The Herald Editorial proclaims:
John Key said the recession added fresh urgency to the need for changes. In reality, however, these were overdue whatever the economic climate. In the 18 years since its well-intentioned introduction, the act has struggled to be a credible vehicle for genuinely sustainable resource use. Most fundamentally, the mechanisms for issuing consents have been too easily abused. Commercial rivals have used them to handicap competitors by lodging objections, neighbours have settled scores by refusing to consent to housing extensions and suchlike, and too many developers have been at the mercy of rival claimants to tangata whenua status and been charged excessive consultation fees. The upshot in all instances has been unacceptable costs and delays.
We have effectively flushed hundreds of millions of dollars down the drain due to consenting delays.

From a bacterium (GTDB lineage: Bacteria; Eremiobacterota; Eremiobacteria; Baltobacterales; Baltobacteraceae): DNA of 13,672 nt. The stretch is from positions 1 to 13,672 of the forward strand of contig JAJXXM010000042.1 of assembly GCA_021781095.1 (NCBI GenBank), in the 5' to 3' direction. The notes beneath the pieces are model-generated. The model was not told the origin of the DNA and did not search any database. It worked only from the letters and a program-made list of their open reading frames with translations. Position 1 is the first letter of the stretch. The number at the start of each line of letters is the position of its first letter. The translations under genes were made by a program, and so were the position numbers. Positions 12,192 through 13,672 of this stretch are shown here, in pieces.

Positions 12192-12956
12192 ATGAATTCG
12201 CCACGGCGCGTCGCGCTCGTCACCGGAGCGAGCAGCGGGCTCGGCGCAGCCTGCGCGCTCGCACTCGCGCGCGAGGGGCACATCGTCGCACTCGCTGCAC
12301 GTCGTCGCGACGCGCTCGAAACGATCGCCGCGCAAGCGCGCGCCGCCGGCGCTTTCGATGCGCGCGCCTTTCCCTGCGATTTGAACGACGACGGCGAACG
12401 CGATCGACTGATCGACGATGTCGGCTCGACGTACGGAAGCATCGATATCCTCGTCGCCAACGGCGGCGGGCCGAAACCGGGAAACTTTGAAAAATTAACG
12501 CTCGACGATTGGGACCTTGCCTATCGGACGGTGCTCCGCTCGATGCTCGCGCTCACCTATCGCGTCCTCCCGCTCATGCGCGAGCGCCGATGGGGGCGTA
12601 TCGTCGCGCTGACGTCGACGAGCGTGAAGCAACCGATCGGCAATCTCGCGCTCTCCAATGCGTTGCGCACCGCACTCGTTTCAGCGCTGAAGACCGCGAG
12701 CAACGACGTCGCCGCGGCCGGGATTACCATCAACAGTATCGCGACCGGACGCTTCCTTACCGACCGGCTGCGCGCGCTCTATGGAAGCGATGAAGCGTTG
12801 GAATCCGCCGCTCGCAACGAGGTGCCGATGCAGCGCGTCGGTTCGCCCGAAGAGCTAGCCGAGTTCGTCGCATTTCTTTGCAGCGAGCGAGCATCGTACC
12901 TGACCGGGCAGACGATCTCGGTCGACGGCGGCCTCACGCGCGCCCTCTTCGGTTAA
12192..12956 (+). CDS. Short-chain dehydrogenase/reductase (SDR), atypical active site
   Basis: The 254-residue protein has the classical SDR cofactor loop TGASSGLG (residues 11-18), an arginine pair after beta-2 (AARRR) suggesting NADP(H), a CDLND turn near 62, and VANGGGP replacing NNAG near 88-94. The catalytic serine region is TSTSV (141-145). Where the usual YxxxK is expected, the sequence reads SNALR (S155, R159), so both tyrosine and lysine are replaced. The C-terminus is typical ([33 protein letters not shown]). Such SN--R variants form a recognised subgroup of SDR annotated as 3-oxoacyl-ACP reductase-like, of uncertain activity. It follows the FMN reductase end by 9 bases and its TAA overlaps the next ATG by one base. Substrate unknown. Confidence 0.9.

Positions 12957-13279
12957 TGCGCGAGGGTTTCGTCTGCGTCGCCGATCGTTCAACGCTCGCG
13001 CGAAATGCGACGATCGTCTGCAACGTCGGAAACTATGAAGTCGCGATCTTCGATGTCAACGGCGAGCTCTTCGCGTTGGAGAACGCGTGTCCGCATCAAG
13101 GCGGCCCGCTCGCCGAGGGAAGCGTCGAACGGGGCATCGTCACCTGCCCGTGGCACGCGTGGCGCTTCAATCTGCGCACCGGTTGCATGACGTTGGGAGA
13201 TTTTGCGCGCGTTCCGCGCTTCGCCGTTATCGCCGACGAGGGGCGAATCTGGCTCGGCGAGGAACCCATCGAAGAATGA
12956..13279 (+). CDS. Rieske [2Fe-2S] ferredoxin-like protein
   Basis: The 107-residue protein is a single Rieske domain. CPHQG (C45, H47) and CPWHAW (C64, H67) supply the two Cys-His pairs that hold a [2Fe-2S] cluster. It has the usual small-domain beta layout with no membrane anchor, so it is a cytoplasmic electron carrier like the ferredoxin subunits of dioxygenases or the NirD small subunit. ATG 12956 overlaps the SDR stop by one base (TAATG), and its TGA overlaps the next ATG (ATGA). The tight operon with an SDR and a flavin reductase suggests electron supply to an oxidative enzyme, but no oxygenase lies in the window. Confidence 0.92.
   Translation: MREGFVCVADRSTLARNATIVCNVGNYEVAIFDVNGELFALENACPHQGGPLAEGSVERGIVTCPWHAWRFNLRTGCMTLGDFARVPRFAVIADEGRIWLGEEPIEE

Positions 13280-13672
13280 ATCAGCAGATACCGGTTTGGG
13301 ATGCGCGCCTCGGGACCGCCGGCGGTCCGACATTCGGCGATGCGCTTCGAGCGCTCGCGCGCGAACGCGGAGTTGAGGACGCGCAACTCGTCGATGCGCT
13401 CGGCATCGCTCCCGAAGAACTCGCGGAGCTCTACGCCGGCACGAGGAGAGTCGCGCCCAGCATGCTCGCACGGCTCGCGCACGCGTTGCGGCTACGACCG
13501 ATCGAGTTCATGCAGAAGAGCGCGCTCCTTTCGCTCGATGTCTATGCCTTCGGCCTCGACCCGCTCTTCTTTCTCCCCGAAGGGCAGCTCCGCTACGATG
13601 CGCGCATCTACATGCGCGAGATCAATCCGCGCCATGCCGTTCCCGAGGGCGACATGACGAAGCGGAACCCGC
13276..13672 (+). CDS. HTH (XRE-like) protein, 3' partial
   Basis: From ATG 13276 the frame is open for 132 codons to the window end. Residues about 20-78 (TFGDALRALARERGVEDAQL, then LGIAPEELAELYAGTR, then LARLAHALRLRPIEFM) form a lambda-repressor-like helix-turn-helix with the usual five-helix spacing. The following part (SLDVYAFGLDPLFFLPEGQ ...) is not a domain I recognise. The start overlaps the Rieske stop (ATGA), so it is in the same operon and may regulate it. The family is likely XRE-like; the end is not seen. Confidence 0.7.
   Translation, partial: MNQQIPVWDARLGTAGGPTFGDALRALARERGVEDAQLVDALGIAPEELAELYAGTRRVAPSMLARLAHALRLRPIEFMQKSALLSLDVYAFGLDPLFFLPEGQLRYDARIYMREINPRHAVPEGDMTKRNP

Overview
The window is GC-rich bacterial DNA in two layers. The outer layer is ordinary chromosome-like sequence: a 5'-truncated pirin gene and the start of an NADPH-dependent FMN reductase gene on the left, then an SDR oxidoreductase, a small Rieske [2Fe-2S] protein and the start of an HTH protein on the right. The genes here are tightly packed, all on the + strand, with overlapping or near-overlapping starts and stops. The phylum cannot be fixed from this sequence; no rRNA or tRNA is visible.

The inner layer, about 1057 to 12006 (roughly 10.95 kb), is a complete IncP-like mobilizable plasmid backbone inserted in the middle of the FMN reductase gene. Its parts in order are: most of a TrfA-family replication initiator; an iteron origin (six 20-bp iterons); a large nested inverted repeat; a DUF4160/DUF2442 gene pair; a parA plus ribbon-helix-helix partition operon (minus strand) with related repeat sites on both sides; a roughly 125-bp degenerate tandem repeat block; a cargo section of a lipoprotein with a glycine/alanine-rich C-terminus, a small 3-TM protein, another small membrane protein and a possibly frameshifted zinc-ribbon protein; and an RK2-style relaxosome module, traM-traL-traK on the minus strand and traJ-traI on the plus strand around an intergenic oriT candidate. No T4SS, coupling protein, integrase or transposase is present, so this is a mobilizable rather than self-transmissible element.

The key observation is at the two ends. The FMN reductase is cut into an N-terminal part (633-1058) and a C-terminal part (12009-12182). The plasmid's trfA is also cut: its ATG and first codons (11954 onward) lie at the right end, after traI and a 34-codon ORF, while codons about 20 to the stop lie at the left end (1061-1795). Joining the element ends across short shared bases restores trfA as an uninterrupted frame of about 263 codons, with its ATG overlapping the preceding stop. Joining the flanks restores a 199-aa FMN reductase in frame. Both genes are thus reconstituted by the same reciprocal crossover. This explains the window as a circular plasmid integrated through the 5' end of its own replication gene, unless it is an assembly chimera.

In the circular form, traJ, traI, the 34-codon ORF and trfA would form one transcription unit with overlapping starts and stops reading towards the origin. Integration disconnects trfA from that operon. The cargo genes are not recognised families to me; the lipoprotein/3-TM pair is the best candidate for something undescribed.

But, in one respect, Mr Key’s hands have been tied. Notably absent is a proposal to remove references to the Treaty of Waitangi and Maori cultural and spiritual values. It was part of National’s election manifesto but has fallen foul of the new relationship with the Maori Party. Now, somewhat lamely, the Government says the dropping of the Treaty clause has been rendered unnecessary by case law and improved practices.
Welcome to MMP. The jury will be out on this issue, until we see some cases under the revised law. If projects still face significant delays because of arguments over the “life-force” of a river, I won’t be too impressed.
Already, however, the Government has ventured into areas that its green-tinged predecessor would have avoided. In the main, it has trod carefully. In quick time, it has arrived at a better balanced and more consistent Resource Management Act.
It is all about balance, and I think the changes will have a significant impact on our economic growth – especially with the looming infrastructure spending.